When it comes to financial fraud law, a great deal of interest typically is focused on what the federal government does. But the Financial Fraud Law Blog and the authors of articles in the Financial Fraud Law Report also recognize the importance of state prosecutors and regulators in this area. Indeed, it is in the nature of our federal system for the states to play an important role in a host of issues. That includes financial fraud.
And, indeed, state authorities are busy.
For example, right before New Year’s Eve, Massachusetts Attorney General Martha Coakley reached a $17.3 million settlement with Countrywide Securities Corporation following the review by her office of residential mortgage securitization practices in Massachusetts.
Consider, too, that the official Web site of Minnesota Attorney General Lori Swanson has a section devoted to more than two dozen scams; that California Attorney General Kamala Harris and her office recently California shut down “fraudulent” Web sites imitating California’s health insurance marketplace; and that New Jersey has just sued Credit Suisse over the sale of more than $10 billion in mortgage backed securities, alleging that Credit Suisse Securities (USA) LLC and two of its affiliates offered the securities for sale while misrepresenting the risks.
In addition, of course, many state prosecutors also work hand-in-hand with the federal government, including especially the Financial Fraud Enforcement Task Force (remember the $13 billion mortgage-backed securities settlement that JPMorgan Chase reached with federal and state prosecutors).
The essence of state prosecutors’ involvement in the battle against financial fraud may be no better illustrated than in New York. The power of the New York State Attorney General began to be exercised to quite an extent several years ago when Eliot Spitzer was Attorney General (yes, that Eliot Spitzer), and to an even greater extent when Andrew M. Cuomo was elected to that role – before he became Governor of New York. It has accelerated to unprecedented heights in the person of Eric T. Schneiderman. And the power of the states in the financial fraud arena is compounded in New York by the actions of New York Department of Financial Services Superintendent Benjamin M. Lawsky, himself a significant adversary to financial fraudsters.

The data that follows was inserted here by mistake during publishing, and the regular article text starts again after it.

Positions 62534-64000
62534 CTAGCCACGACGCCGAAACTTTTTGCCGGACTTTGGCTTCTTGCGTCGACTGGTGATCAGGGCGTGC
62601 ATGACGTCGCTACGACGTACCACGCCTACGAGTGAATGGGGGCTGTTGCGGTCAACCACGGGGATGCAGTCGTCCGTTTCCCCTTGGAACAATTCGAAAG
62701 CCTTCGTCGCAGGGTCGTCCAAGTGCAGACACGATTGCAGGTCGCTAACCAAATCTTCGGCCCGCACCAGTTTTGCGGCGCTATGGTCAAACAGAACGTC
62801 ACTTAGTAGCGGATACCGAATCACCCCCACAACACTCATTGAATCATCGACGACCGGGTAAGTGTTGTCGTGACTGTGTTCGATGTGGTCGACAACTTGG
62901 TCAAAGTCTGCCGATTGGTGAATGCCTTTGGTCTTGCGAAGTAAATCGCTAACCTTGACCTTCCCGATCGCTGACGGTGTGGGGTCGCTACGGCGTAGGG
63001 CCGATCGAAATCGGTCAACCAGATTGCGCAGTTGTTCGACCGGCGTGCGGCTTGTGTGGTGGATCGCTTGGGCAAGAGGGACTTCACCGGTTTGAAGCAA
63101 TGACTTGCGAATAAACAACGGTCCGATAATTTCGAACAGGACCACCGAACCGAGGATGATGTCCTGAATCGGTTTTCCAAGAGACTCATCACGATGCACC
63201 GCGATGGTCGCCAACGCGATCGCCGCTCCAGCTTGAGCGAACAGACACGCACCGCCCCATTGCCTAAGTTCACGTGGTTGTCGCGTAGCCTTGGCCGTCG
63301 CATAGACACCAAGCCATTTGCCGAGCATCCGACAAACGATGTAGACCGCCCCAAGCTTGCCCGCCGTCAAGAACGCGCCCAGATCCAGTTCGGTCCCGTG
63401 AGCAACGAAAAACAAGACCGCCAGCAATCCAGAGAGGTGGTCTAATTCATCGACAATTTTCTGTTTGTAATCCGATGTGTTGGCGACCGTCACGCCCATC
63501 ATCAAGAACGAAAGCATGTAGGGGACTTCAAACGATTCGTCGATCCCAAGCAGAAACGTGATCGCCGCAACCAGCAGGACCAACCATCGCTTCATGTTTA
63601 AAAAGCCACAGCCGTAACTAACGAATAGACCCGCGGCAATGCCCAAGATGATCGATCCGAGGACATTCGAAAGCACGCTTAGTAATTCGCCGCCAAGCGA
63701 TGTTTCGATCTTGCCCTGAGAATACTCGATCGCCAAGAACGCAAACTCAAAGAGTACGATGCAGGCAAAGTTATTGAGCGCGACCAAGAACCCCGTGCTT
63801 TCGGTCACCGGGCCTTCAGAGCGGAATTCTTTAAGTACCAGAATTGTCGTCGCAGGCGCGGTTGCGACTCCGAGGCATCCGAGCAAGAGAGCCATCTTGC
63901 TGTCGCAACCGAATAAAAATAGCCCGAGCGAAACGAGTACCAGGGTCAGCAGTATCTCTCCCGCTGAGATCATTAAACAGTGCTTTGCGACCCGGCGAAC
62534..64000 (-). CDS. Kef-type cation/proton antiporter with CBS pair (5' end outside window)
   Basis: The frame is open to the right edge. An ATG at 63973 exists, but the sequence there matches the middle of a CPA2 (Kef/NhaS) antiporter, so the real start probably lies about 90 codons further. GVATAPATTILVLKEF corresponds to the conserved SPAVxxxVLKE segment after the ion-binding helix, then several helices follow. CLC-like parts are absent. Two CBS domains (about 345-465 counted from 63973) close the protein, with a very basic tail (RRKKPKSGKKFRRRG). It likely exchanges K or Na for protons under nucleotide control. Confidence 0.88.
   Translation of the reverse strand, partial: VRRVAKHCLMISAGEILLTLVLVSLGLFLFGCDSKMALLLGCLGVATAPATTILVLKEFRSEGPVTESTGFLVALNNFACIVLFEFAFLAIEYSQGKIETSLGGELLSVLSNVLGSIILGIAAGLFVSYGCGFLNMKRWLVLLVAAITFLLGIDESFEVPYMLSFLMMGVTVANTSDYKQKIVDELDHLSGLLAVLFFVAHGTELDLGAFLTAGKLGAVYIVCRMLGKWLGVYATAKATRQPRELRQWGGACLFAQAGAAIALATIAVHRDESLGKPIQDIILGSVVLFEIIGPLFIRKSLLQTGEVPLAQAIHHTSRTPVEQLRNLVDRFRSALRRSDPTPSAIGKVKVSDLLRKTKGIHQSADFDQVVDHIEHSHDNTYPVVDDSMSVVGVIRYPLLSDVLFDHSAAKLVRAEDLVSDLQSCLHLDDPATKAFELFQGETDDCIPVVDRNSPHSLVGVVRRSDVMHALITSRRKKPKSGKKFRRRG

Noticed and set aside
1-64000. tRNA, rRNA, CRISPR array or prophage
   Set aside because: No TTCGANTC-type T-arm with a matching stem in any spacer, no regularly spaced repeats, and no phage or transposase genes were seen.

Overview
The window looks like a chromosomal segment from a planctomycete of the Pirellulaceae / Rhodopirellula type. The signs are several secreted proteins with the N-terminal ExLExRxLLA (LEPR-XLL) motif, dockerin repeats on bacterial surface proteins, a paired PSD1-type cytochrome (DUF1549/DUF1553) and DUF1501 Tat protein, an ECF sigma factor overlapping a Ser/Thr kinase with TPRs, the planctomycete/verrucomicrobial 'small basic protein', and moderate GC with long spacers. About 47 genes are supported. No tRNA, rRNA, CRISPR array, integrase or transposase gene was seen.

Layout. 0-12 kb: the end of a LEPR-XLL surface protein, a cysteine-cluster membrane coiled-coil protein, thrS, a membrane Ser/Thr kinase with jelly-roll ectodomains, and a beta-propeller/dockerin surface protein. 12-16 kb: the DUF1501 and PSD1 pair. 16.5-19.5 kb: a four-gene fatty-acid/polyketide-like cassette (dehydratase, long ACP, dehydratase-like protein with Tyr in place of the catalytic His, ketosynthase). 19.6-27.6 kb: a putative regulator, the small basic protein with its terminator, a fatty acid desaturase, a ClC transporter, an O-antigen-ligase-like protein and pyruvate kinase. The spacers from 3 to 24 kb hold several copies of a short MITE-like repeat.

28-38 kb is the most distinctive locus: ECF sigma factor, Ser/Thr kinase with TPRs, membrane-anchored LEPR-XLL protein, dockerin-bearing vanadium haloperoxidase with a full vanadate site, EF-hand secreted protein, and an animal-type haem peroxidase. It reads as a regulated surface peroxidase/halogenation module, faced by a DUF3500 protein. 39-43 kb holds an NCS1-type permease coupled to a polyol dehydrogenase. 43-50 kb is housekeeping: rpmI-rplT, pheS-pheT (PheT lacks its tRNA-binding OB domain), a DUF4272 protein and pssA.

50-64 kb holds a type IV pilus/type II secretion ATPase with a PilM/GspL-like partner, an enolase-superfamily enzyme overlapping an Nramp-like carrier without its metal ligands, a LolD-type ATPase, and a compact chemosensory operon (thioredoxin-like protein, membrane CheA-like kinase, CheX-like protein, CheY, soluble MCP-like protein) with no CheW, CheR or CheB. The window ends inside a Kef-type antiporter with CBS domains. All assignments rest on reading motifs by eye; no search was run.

In recent weeks, for instance, New York Attorney General Schneiderman reached a $7.7. million settlement with Pearson Charitable Foundation over charges that it misused assets to benefit its for-profit affiliate and warned about the risks of medical credit cards. He continues to immerse himself in litigation involving the Madoff Ponzi scheme and was out front in the $2 billion Ocwen Financial settlement. Meanwhile Superintendent Lawsky played a key role in reaching a settlement with Royal Bank of Scotland that resulted in its payment of $100 million for violating Iran and Sudan sanctions and continues to investigate online payday lending.
For all of these reasons, #4 in Financial Fraud Law for the year is:
#4. The Rise of State Prosecutors in the Fight against Financial Fraud.
To summarize, here is the Top 10 in Financial Fraud Law so far:
- The ‘B’ Word is #5 in Financial Fraud Law for the Year
- Still Relevant Five Years Later, He Is #6 in Financial Fraud Law for the Year
- ‘Maybe Just Whistle’: #7 in Financial Fraud Law for the Year
- A Clue About #8 in Financial Fraud Law for the Year: Look at Bryan Cave’s Next Firm-Wide Leader
- #9 in Financial Fraud Law for The Year Is…
- #10 in Financial Fraud Law for the Year Is….
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